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Small wonders: Thoughts on taking a seasonal break

November 04, 2011

Foggy mornings. Searing days. Cool evenings.

Thus marks the seasonal change in our SoCal bubble, where summer and autumn wage battle, neither letting us know who will win until winter’s had her say.

The seasons don't change so much as argue for two months; one day cold and rainy, the next blistering hot. Pull out the extra blankets, flannel shirts and wool sweaters, then nature's whim peels the clouds away and smothers us with her stifling heat, making a mockery of our plans.

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Though we strain against it, our souls are tethered to this primordial pulse. Never steady, always wrestling. Wrestling with chores and responsibilities, demands and desires, in a world with no pause button.

I've been thinking a lot lately about what I do here in this column, the responsibility that comes with this gift to write and be read, for which I am eternally grateful.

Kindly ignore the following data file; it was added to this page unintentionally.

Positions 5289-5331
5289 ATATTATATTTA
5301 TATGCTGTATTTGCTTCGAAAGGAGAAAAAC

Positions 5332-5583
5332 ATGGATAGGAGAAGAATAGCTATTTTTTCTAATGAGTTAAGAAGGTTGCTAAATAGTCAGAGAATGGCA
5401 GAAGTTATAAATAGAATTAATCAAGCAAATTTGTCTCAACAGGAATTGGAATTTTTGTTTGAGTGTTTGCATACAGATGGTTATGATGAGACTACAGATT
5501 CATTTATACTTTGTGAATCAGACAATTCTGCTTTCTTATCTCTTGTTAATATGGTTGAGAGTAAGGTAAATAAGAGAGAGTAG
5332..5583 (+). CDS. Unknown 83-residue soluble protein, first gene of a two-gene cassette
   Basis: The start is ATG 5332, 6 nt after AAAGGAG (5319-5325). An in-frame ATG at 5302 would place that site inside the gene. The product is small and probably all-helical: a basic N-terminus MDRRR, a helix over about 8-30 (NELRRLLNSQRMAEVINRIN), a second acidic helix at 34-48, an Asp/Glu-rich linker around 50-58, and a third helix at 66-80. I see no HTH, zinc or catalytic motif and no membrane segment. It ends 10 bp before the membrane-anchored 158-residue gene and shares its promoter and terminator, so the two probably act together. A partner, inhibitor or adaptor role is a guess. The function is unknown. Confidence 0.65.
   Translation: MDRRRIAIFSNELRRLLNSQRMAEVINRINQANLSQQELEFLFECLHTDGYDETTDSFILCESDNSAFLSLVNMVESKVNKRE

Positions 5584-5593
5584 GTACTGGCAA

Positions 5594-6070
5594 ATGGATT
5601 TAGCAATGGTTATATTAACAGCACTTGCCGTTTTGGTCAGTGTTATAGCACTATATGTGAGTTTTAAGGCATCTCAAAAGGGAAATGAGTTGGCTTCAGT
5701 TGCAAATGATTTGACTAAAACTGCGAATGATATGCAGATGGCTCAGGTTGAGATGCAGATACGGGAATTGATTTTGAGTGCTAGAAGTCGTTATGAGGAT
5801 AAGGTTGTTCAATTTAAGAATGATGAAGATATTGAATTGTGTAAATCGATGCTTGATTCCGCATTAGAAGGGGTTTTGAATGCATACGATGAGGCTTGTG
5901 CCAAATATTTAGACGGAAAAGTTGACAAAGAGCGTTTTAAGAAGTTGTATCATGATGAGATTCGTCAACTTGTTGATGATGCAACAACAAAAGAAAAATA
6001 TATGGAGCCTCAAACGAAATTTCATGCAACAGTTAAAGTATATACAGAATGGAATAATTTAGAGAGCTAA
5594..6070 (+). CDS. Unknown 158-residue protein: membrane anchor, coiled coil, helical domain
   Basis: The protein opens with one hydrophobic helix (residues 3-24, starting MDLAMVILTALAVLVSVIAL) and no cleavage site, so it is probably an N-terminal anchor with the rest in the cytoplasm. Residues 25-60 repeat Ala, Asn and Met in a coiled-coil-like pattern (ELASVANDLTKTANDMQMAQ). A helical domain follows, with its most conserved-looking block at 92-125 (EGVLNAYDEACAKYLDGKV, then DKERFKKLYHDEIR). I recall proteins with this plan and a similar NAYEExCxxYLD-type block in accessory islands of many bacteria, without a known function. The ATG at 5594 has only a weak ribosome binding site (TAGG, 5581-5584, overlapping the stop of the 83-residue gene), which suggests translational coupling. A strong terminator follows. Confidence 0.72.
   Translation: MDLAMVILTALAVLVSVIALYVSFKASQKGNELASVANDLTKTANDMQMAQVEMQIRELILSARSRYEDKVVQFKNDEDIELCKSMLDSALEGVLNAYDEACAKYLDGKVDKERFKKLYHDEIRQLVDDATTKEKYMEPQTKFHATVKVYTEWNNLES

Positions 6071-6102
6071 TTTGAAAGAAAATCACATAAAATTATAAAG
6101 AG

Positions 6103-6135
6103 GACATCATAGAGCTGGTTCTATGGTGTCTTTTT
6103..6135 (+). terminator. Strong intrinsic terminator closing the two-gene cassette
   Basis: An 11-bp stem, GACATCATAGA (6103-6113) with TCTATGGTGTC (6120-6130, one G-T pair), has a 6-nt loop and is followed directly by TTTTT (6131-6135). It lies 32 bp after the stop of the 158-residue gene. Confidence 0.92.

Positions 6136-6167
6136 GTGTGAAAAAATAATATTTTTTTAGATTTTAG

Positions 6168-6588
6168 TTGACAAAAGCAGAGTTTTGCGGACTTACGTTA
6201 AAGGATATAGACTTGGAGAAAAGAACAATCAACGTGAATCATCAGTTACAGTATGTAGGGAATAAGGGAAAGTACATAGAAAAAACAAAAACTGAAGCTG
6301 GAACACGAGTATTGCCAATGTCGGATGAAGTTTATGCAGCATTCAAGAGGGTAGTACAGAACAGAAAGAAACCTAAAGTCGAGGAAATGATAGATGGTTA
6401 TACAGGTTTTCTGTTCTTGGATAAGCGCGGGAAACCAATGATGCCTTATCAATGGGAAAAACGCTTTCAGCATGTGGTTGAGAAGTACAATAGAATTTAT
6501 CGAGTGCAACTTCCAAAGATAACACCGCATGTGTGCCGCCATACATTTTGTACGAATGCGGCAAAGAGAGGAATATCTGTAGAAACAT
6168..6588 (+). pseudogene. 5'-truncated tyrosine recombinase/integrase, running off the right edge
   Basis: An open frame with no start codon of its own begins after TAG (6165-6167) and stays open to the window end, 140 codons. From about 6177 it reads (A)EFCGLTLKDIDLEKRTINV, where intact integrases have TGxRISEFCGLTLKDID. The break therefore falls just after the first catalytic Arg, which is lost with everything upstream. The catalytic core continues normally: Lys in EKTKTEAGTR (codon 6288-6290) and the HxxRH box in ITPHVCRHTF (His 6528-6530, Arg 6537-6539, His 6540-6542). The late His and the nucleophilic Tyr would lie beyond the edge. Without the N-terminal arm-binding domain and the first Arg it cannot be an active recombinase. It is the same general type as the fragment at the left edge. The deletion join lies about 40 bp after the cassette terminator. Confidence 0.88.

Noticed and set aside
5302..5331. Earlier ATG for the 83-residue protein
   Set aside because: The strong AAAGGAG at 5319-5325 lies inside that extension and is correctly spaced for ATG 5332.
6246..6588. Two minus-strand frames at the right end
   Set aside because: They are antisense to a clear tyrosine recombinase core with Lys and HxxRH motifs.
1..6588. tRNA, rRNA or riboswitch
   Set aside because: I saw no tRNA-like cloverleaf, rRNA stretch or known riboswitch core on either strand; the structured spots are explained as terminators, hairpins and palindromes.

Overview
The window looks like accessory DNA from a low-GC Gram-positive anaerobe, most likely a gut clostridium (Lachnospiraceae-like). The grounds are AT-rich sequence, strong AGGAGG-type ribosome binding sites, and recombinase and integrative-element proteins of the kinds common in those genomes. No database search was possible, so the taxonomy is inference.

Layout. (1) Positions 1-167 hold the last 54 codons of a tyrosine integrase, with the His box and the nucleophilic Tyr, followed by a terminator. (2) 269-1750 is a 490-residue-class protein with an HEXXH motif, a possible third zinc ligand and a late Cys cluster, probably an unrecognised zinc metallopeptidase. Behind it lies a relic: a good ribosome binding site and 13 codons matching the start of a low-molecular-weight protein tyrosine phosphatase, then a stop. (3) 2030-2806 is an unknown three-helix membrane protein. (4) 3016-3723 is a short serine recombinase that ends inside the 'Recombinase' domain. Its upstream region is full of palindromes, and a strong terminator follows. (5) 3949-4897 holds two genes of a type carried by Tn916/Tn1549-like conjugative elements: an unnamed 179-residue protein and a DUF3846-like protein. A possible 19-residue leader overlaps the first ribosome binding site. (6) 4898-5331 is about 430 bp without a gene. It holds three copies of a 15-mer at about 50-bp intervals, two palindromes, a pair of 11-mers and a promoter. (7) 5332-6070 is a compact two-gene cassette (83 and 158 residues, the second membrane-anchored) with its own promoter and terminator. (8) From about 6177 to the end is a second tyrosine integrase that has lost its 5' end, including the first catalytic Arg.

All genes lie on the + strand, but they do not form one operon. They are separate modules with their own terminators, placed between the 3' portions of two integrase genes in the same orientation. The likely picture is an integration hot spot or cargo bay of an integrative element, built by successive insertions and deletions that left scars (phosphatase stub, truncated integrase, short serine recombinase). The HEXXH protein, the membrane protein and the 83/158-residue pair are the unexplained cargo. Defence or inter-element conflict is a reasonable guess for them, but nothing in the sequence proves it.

I’ve been wondering whether I am living up to the task, giving this honor everything it deserves. Frankly, I don’t feel I am.

I don’t feel my contribution to our human dialogue has been up to snuff for a little while (using the phrase “up to snuff” is a perfect example). There are probably many reasons for this mood — the confluence of work and so many other responsibilities. But, more than anything else, I think it has to do with the elevated goals we set for ourselves and how harshly we criticize ourselves when we fail to meet them.

Over the three years this newspaper has graciously, and curiously, published my opinions and observations, I’ve written a bit about politics, about religion, pop culture, local and global issues. But mostly I’ve written about myself — a remarkably unremarkable person swimming laps in the Petri dish of life in the hopes you see yourself and your own struggles, which is why I’m writing about my thoughts on change now.

We all struggle with the daily checklist: put in a solid, productive day’s work for a (hopefully) reasonable day's pay; be present — physically and emotionally — for our loved ones; uncover and pursue our passions as much as possible; take time to exercise, recharge and renew. Not to mention laundry, shopping, cooking, toenail-clipping and such countless tasks that otherwise mar the canvas of a day.

I know no one who succeeds at all of these.

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